Two years ago, Pellegrini handed Katie Ledecky her first major international final loss in any individual event. Ledecky, plus medal contenders Emma McKeon of Australia and Taylor Ruck of Canada, withdrew before Tuesday’s 200m free heats, with Ledecky and McKeon citing illness. Ledecky was still under the weather on Wednesday, dampening her hopes of starting her last two events of the meet — Thursday’s 4x200m free and the 800m free Friday and Saturday.

Brit Adam Peaty completed a sweep of the 50m and 100m breaststrokes for a third straight worlds, clocking 26.06 seconds. Peaty owns the seven fastest times in history in the non-Olympic event, including the world record of 25.95.

OlympicTalk is on Apple News. Favorite us!

MORE: Tokyo Olympic medal forecast has U.S. atop standings

Japanese pair edges Americans for historic Grand Prix Final figure skating title

Riku Miura, Ryuichi Kihara
Getty
0 Comments

Riku Miura and Ryuichi Kihara won the biggest title ever for a Japanese figure skating pair, taking the Grand Prix Final and consolidating their status as the world’s top active team.

Miura and Kihara, last season’s world silver medalists, barely outscored world champions Alexa Knierim and Brandon Frazier in Turin, Italy, in both Thursday’s short program and Friday’s free skate to win the six-pair event that is a preview of March’s worlds.

The Japanese totaled 214.58 points, distancing the Americans by a mere 1.3 points after Frazier erred on both of their side-by-side jumping passes in the free skate. Italians Sara Conti and Niccolo Macii took bronze.

“We had a very late start to our season than initially planned, so as we have been performing at each event, I see us getting stronger, improving things,” said Frazier, who with Knierim had their best short program and free skate scores of the autumn.

Knierim and Frazier didn’t decide to continue competing together this season until July.

“I feel a little personally disappointed tonight just for myself for my jumps,” Frazier continued. “I was a little all over the place and, normally, I can execute better, so I feel a little bad, but I’m very proud of us overall. We’ve done a great job of improving each competition and looking forward to the second half of the season where we can start tapping into our best skating.”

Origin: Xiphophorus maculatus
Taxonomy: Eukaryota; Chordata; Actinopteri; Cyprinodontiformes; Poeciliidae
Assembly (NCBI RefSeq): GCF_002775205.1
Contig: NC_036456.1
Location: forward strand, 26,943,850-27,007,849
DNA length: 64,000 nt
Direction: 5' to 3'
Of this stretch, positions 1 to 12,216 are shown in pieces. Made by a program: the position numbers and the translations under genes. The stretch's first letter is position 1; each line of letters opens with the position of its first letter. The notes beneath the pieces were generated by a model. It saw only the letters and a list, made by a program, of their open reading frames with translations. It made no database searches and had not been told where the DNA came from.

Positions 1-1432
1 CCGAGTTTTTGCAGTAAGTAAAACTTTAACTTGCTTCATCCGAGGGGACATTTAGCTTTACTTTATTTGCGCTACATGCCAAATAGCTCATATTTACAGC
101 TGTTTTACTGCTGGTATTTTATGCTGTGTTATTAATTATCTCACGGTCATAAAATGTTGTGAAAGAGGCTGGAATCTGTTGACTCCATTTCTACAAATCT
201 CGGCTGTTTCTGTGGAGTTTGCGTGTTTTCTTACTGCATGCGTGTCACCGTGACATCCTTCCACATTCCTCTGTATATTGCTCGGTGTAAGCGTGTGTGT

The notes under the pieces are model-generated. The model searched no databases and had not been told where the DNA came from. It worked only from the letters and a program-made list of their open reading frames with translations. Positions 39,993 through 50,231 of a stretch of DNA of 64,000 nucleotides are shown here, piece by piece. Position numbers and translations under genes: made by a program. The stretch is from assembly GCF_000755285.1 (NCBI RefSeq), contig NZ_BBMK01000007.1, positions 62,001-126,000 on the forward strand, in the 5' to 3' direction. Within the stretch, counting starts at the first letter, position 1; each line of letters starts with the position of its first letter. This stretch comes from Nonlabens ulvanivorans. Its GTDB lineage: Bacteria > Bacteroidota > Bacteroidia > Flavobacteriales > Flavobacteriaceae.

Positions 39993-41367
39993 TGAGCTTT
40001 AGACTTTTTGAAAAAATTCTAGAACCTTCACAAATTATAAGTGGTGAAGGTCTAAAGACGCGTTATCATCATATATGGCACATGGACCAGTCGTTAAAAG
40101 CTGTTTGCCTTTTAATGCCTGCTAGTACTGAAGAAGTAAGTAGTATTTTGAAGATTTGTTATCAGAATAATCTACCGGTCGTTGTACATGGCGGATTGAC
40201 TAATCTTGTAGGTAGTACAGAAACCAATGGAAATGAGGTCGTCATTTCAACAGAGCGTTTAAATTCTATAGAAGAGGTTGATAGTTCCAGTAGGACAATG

GRAND PRIX FINAL: Results | Broadcast Schedule

Miura and Kihara, who partnered in June 2019 and train in Ontario, both waited with trepidation for their final score to be posted, worried that each’s separate mistake on jumps might cost them the title. When they learned they won, both burst into tears.

“This was the first time in eight years that I made a mistake with a Salchow, so I thought we might not get a good score, and it would be my fault,” Kihara said.

Miura and Kihara entered the competition ranked No. 1 in the world by best scores this season ahead of Knierim and Frazier, who in March became the first U.S. pair to win a world title since 1979.

Last season, Miura and Kihara became the second Japanese pair to make a Grand Prix podium and to earn a world championships medal. Their ascension helped Japan win its first Olympic figure skating team event medal in February (a bronze that could be upgraded to gold pending the Kamila Valiyeva case).

In Grand Prix Final history, Japan had won 11 gold medals and 40 total medals, all in singles, before this breakthrough.

Knierim and Frazier, already the first U.S. pair to compete in the Grand Prix Final since 2015, became the first U.S. pair to win a Grand Prix Final medal. The Final has been held annually since 1996, though it was canceled the last two seasons due to the coronavirus pandemic.